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Wednesday, November 27, 2013

Review of Fragile Brilliance by Tammy Blackwell, Giveaway & Character Guest Post!

Fragile Brilliance (Shifters & Seers #1) by Tammy Blackwell 
Genre: Young Adult (Paranormal Romance)
Date Published: November 26, 2013
Publisher: Self

Maggie McCray has worked her whole life for the opportunity to attend Sanders College. It’s her one chance at becoming a world-renowned artist, and she’s determined nothing will get in her way. But when a murder brings Maggie and her powers to the attention of the Alpha Pack and the tragically handsome Charlie Hagan, her carefully planned future hangs in jeopardy.

Charlie Hagan isn’t happy when the Alpha Female assigns him as Maggie McCray’s personal bodyguard. Just being near the Thaumaturgic threatens to unleash the primal instincts he’s been suppressing for so long. Charlie knows if the coyote is uncaged, then the person he’ll most need to protect Maggie from is himself.

Fragile Brilliance is the first book in the Shifters & Seers series by Tammy Blackwell. This is one of those books that captured my attention from the beginning. The characters were fun and believable, and the more I read the more I liked them. Maggie knows what she wants and she's not about to let anything get in the way. Charlie was entertaining as he fought his emotions. I enjoyed his inner turmoil about it. The plot was fast and engaging. I figured out pretty quick who was bad, but that didn't keep me from enjoying the story. I like shapeshifters, and I like that we not only have wolves, but we have coyotes too. I've never heard of a Thaumaturgic. They were completely new to me so, I'm going to Google them after I finish this review to find out more. Fragile Brilliance had suspense, drama, and romance with some humor thrown in, making this an all around enjoyable read. I'm looking forward to more, and I'm going to have to check out some of the authors other books too.

Fragile Brilliance by Tammy Blackwell was provided to me by Mark My Words Book Publicity for review. The opinions are my own.

With every breath they were drawing closer and closer together. Maggie’s entire body buzzed and tingled in anticipation.

“Who am I, Maggie?”

“You’re Charlie Hagan. Stratego of the Alpha Pack.” She breathed in the scent of him. Cinnamon and male. “You’re a fighter of demons and protector of innocents.”

Unable to stop herself, she finally did what she’d been dreaming of since she first met him and placed her lips against his. It was just a fleeting caress, but she felt it deep in her soul. “You’re beautiful,” she said, knowing it wasn’t a strong enough word to describe him.

Holiday Survival Guide: The Family Road Trip By Charlie Hagan

Unless you’re one of those lucky people whose parents grew up down the street from one another and then built a house one block over when they got married, you’re probably familiar with the holiday road trip. It’s the one time of the year when your immediate family crams into the minivan or SUV, the vehicle overloaded with luggage and gifts and your parents’ unresolved childhood issues.

It’s supposed to be the most magical time of the year, but those hours spent racing towards (and then running away from) your extended family’s annual festivities can be the exact opposite of holly and jolly.

If you’re already dreading this year’s sojourn to overly familiar near-strangers, don’t worry. As someone who has been there and done that more times than his fragile psyche can handle, I’ve got you covered. Here are my tips on how to survive the family road trip.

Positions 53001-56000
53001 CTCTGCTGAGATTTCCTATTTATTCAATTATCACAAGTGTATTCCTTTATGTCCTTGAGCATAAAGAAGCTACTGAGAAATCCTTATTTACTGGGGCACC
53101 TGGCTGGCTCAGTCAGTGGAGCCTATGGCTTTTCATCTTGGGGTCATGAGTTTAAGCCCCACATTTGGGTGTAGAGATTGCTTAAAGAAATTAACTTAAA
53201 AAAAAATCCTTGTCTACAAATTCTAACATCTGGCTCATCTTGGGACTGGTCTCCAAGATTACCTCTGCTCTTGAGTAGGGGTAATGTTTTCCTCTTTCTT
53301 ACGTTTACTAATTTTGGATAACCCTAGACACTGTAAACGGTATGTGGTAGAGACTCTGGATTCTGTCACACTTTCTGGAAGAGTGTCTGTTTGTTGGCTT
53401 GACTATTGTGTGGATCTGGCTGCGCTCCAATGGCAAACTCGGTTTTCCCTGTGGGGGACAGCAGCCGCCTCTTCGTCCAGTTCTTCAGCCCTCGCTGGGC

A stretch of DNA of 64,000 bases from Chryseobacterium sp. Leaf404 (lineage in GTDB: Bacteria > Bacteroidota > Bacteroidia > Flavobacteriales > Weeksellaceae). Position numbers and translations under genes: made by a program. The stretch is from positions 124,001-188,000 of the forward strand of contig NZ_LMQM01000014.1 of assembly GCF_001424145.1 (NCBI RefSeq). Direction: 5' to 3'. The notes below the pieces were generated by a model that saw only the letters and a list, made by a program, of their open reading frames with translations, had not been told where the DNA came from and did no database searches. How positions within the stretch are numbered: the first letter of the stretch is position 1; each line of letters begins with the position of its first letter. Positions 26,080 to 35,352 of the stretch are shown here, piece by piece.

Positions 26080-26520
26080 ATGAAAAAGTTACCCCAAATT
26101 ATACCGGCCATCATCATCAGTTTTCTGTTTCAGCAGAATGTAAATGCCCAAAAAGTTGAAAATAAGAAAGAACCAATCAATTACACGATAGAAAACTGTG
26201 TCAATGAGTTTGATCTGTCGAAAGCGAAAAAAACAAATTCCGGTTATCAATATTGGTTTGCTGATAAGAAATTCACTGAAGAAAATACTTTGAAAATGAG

1. If you have a minivan, take the back seat. From this position it will be harder for your parents to drag you into conversations or force you to read road. 

2. Never, ever forget your headphones. And then never, ever take them out completely. If you must, you can pull one out on occasion to hear what someone is saying, but otherwise, stay plugged in.

3. Bring snacks. Don’t think, “I’ll just wait an grab some empty calories when we stop for gas.” Either your parents are going to wait too long to stop, or they’re going to refuse to let you get anything based on some stupid theory that you can actually ruin your appetite. 

4. Know when to offer assistance. If you’re old enough to drive, about thirty minutes after leaving your front door ask if they want you to take over for a little while. It’s too early for whoever is driving to actually take you up on it, but you’ve put in an effort. On the opposite end of the spectrum, wait as long as possible before offering to help load or unload the car. Taking a bathroom break is the best stalling technique. Hide out as long as possible, and then when there is only one or two things left to carry, wander out and say, “What can I carry?”

5. Bring the proper amount of entertainment. A good rule of thumb is that one normal hour equals fifteen road trip minutes. Therefore, if you can easily play 2 hours of GTA at home, know it will occupy you for about 30 minutes in the 6. If you’re a parent, pass these helpful tips on to your child and then forget you read them. You can entertain yourself in the car by getting a head start on your taxes or whatever it is adults do to occupy themselves.

Charlie Hagan is a comic book fan who happens to turn into a coyote under the light of the full moon. You can find out more about him in Fragile Brilliance, the first book in the new Shifters and Seers series by Tammy Blackwell.
Check out my review of another book by this author!

YA librarian by day; Caped Crusader by night. (Oh, and I write the Timber Wolves books, too.)

To learn more about Tammy Blackwell and her books, visit her website.You can also find her on Goodreads, Facebook, and Twitter.

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